|Remember these seven signposts that point inward to a growing humility. Write them briefly in an appointment calendar or notebook so you can return to them at a later point in time to see how you’re coming along. Humility is worth striving for with that kind of purpose.|
PLAYING AT RELIGION
Whatsoever is born of God overcometh the world.
1 John 5:4
When our faith becomes obedience to our Savior, then it is true faith, indeed! The difficulty we modern Christians face is not misunderstanding the Bible, but persuading our untamed hearts to accept its plain instruction. Our problem is to get the consent of our world-loving minds to make Jesus Lord in fact, as well as in word. For it is one thing to say, “Lord, Lord,” and quite another thing to obey the Lord’s commandments.
We may sing “Crown Him Lord of all,” and rejoice in the tones of the loud organ and the deep melody in harmonious voices, but still we have done nothing until we have left the world and set our faces toward the City of God in hard practical reality.
The world’s spirit is strong, and it can play at religion with every appearance of sincerity. It can have fits of conscience (particularly during Lent)! It will contribute to charitable causes and campaigns on behalf of the poor, but all with its own condition: “Let Christ keep His distance and never assert His lordship.” This it positively will not endure!
Dear Lord, I want to be an authentic follower of Jesus Christ. I don’t want to play “religious games” with my faith.
|February 15||The Joy of Affection|
“It is only right for me to feel this way about you all, because I have you in my heart, since both in my imprisonment and in the defense and confirmation of the gospel, you all are partakers of grace with me. For God is my witness, how I long for you all with the affection of Christ Jesus” (Phil. 1:7–8).
Often the strongest and deepest relationships are forged in the crucible of Christian ministry.
Undoubtedly there are people who occupy a special place in your heart. Perhaps you seldom see them or talk to them, but they are on your mind and in your prayers often.
That’s how Paul regarded the Philippian believers, and it was right for him to do so because they were such an integral part of his life and ministry. They stood by him in every situation—even during his judicial proceedings and imprisonment in Rome.
The gratitude and joy Paul felt was more than an emotion. It was a moral obligation to praise God for what He had accomplished through them. That’s the meaning of the Greek word translated “right” in verse 7.
“Heart” refers to the center of one’s thoughts and feelings (cf. Prov. 4:23). Paul thought of the Philippians often and eagerly yearned for them with the affection of Christ Himself. In Philippians 4:1 he calls them “my beloved brethren whom I long to see, my joy and crown.”
The mutual affection between Paul and the Philippians illustrates that often the strongest and deepest relationships are developed within the context of Christian ministry. There’s a special camaraderie among people who work toward life’s most noble goals and see God achieve eternal results through their efforts. Guard those relationships carefully, and cultivate as many as possible.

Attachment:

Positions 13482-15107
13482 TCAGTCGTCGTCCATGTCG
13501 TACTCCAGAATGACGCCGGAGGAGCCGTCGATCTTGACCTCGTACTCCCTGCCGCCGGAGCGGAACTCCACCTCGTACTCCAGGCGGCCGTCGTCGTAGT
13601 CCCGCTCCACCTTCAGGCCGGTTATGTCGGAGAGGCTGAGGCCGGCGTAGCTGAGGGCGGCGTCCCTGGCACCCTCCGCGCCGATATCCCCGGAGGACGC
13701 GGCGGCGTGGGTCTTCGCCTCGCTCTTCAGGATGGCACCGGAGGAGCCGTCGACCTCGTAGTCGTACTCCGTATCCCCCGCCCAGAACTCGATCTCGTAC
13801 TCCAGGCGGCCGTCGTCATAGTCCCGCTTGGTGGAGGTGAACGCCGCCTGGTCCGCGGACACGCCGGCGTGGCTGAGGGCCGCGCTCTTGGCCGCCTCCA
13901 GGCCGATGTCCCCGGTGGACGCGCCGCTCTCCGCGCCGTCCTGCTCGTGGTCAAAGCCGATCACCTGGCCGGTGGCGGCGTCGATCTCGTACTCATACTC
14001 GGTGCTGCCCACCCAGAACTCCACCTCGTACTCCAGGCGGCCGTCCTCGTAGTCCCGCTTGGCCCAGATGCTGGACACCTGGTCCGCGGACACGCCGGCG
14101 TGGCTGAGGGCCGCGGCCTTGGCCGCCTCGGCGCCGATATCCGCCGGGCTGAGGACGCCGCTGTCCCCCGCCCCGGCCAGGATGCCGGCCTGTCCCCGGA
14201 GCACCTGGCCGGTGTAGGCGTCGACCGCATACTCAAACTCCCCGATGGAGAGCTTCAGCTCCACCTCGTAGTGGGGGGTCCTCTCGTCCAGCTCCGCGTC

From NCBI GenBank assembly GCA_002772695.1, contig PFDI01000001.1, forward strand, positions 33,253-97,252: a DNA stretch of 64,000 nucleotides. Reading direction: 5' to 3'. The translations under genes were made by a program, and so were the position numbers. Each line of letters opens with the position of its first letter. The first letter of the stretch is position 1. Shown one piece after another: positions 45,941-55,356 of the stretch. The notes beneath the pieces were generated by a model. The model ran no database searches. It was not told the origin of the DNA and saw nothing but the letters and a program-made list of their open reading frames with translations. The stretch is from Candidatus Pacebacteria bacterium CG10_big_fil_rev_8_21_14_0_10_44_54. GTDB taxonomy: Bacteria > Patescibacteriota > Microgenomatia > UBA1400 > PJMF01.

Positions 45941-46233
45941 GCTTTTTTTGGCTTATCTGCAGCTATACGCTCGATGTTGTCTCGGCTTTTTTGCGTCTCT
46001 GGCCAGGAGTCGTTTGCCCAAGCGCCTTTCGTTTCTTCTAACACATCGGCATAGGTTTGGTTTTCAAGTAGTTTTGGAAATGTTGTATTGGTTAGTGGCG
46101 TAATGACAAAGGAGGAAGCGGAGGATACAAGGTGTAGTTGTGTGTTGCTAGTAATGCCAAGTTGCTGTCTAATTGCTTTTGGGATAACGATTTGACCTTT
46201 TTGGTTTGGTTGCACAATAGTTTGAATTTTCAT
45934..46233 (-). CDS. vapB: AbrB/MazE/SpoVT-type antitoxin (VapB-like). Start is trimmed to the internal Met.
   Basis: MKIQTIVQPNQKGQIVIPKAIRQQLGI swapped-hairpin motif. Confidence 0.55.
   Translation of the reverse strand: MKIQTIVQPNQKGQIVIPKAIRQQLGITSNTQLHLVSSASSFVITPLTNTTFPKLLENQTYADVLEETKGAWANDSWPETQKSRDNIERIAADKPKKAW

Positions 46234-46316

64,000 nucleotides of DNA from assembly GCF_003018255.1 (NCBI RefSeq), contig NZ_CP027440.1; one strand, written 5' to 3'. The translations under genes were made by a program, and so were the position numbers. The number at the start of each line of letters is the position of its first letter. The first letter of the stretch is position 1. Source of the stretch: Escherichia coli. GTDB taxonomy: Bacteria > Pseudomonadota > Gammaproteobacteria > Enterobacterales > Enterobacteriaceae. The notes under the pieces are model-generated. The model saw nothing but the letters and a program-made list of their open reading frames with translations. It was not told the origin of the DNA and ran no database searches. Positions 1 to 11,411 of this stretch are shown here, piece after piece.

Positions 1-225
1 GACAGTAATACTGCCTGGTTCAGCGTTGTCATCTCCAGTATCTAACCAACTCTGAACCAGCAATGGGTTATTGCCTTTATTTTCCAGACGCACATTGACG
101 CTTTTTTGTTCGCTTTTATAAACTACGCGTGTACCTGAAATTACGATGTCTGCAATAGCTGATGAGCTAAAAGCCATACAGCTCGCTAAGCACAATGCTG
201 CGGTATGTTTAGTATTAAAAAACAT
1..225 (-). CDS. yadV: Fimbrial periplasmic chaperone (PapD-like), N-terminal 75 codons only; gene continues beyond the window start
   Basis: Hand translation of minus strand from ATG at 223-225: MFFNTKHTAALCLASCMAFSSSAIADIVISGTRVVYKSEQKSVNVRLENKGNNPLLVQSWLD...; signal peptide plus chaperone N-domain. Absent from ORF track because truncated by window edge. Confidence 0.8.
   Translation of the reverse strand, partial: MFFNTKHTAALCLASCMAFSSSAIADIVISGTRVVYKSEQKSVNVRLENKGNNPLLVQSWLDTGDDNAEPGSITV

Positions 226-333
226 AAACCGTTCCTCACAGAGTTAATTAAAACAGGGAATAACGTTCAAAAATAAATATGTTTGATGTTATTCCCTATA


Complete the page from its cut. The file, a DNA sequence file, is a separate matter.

Suggestions for Prayer: Make a list of those who share in your ministry. Also list some ways God has worked through you in recent weeks. Spend time thanking Him for both.
For Further Study: Barnabas was a faithful friend and ministry companion to Paul. Read Acts 4:36–37, 9:22–28, 11:19–30, and 13:1–3 and answer these questions: ✧ What does “Barnabas” mean? Did he live up to his name? ✧ How did Barnabas pave the way for Paul’s ministry among the disciples at Jerusalem? ✧ What adventure did Paul and Barnabas share that began at Antioch?
TRAGEDY: MEN DO NOT KNOW THAT GOD IS HERE
And Jacob awaked out of his sleep, and he said, Surely the LORD is in this place; and I knew it not.
The patriarch Jacob saw a vision of God and cried out in wonder, “Surely the Lord is in this place; and I knew it not.”
Jacob had never been for one small division of a moment outside the circle of that all-pervading Presence. But he knew it not. That was his trouble, and it is ours.
Men do not know that God is here. What a difference it would make if they knew!
The Presence and the manifestation of the Presence are not the same. There can be the one without the other. God is here when we are wholly unaware of it. He is manifest only when and as we are aware of His Presence. On our part there must be surrender to the Spirit of God, for His work is to show us the Father and the Son.
If we cooperate with Him in loving obedience God will manifest Himself to us, and that manifestation will be the difference between a nominal Christian life and a life radiant with the light of His face.
It has been asked, “Why does God manifest His Presence to some and let multitudes of others struggle along in the half-light of imperfect Christian experience?” We can only reply that the will of God is the same for all—He has no favorites within His household. All he has ever done for any of His children He will do for all of His children. The difference lies not with God but with us!
 MacArthur, J. (2001). Truth for today : a daily touch of God’s grace (p. 58). Nashville, Tenn.: J. Countryman.
 MacArthur, J. (1997). Strength for today. Wheaton, IL: Crossway Books.
 Tozer, A. W., & Eggert, R. (2015). Tozer on the almighty god: a 365-day devotional. Chicago, IL: Moody Publishers.
 MacArthur, J. (2008). Daily readings from the life of Christ (p. 54). Chicago: Moody Publishers.
 Tozer, A. W. (2015). Mornings with tozer: daily devotional readings. Chicago, IL: Moody Publishers.
 MacArthur, J. F., Jr. (1993). Drawing Near—Daily Readings for a Deeper Faith (p. 58). Wheaton, IL: Crossway Books.
 Tozer, A. W., & Smith, G. B. (2015). Evenings with tozer: daily devotional readings. Chicago, IL: Moody Publishers.